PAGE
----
• How would you describe your pain?
  • What makes the pain worse?
  • When and how does the pain go?
  • What other symptoms are you experiencing?
  • Do you smoke or have you ever smoked?

In addition, the following may be necessary to determine the cause of shoulder blade pain:

  1. Laboratory tests: Your doctor may order blood tests
    for diagnosis . Liver function tests may also be done to check for inflammation of your liver (usually due to pain in the left shoulder blade). Various tests can also be done to look for inflammatory forms of arthritis and other connective tissue diseases.
  2. Radiology studies:
    Especially in some types of cancer, radiological studies are needed. Radiological studies include imaging tests such as a chest X-ray , MRI , or computed tomography . Keep in mind that X-rays may miss some causes, and about one in four people with lung cancer have a normal chest X-ray.
  3. Heart tests:
    If your doctor is worried that your pain may be caused by your heart, he or she may recommend tests such as an EKG or a stress test . It is worth repeating that especially in women, heart pain can only be seen in the shoulder blades.
  4. Abdominal exams: Tests such as endoscopy
    may be done to evaluate your stomach and small intestine . In endoscopy, the doctor can see the way to the stomach and the stomach, and thus make a diagnosis. An ultrasound may be done to evaluate your gallbladder .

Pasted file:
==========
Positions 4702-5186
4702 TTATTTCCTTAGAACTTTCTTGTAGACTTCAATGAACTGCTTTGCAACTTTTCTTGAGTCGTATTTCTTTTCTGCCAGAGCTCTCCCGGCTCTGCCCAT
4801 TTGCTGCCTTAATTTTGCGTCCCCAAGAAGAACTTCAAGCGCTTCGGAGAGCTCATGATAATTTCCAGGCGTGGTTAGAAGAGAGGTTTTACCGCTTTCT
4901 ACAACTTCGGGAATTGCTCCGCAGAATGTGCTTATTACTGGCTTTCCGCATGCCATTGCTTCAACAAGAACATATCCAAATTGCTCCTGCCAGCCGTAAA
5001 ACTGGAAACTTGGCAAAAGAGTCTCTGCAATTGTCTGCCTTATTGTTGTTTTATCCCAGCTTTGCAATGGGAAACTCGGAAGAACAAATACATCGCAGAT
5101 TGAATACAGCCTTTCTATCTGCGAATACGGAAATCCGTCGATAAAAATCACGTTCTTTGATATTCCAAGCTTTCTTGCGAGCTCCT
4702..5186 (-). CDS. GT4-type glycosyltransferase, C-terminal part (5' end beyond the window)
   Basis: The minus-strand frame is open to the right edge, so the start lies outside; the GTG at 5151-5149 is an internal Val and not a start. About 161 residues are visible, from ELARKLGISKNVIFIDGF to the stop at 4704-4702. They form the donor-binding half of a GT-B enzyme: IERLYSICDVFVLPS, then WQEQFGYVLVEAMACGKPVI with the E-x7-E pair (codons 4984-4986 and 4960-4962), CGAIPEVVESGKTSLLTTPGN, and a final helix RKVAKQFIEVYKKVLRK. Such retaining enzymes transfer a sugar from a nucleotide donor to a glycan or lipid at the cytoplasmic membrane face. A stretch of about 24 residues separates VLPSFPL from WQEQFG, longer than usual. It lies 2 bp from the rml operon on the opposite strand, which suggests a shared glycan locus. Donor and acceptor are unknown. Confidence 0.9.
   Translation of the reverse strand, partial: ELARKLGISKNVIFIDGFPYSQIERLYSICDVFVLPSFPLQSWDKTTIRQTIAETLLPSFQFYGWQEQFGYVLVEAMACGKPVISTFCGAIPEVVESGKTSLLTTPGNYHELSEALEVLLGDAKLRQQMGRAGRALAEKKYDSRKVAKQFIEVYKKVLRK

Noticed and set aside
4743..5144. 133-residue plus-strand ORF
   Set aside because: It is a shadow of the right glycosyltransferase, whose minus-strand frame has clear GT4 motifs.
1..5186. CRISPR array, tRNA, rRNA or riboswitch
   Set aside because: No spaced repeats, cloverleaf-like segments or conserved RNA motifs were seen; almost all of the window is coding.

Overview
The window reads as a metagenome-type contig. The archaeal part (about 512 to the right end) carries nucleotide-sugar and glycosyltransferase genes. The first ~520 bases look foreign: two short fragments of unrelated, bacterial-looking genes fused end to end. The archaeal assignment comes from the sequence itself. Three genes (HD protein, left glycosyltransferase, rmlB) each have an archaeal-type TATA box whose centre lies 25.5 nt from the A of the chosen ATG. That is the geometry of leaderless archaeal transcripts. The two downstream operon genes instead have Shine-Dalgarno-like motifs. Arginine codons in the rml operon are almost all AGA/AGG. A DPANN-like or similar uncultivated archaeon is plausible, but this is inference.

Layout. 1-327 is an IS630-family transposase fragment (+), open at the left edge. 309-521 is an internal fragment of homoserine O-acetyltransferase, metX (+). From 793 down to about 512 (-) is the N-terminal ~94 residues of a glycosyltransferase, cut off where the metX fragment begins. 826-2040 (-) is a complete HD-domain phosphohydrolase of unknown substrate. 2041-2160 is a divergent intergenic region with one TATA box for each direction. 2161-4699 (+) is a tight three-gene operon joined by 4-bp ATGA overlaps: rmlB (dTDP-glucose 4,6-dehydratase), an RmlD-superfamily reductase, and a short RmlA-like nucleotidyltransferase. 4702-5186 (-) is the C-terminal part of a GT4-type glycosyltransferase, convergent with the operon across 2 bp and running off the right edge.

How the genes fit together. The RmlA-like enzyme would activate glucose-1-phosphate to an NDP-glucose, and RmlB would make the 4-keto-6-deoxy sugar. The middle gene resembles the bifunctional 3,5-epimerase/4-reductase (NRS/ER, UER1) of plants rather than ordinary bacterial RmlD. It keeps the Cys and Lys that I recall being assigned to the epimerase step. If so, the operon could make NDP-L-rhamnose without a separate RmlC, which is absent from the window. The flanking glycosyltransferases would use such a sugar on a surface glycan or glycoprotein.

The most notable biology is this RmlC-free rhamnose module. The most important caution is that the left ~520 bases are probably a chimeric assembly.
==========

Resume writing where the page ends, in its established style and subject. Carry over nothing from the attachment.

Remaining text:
Shoulder pain: Treatment

Treatment for scapula pain will depend on the underlying cause of the pain.
If the pain is related to a muscle tension, then the following may be helpful for shoulder blade pain:

  • To relax
  • cold compress
  • compress the sore spot
  • Sitting and working comfortably

For ongoing musculoskeletal scapula pain, warm compresses or physical therapy may help. If there is no reason why you should not take anti-inflammatory medications , treatment with ibuprofen or naproxen in consultation with your doctor can also reduce discomfort. Stretching and/or massage has also been beneficial for some people.

For other causes of pain, treatment will be directed at the underlying cause, such as radiation, medications for bone, or chemotherapy for cancer-related pain.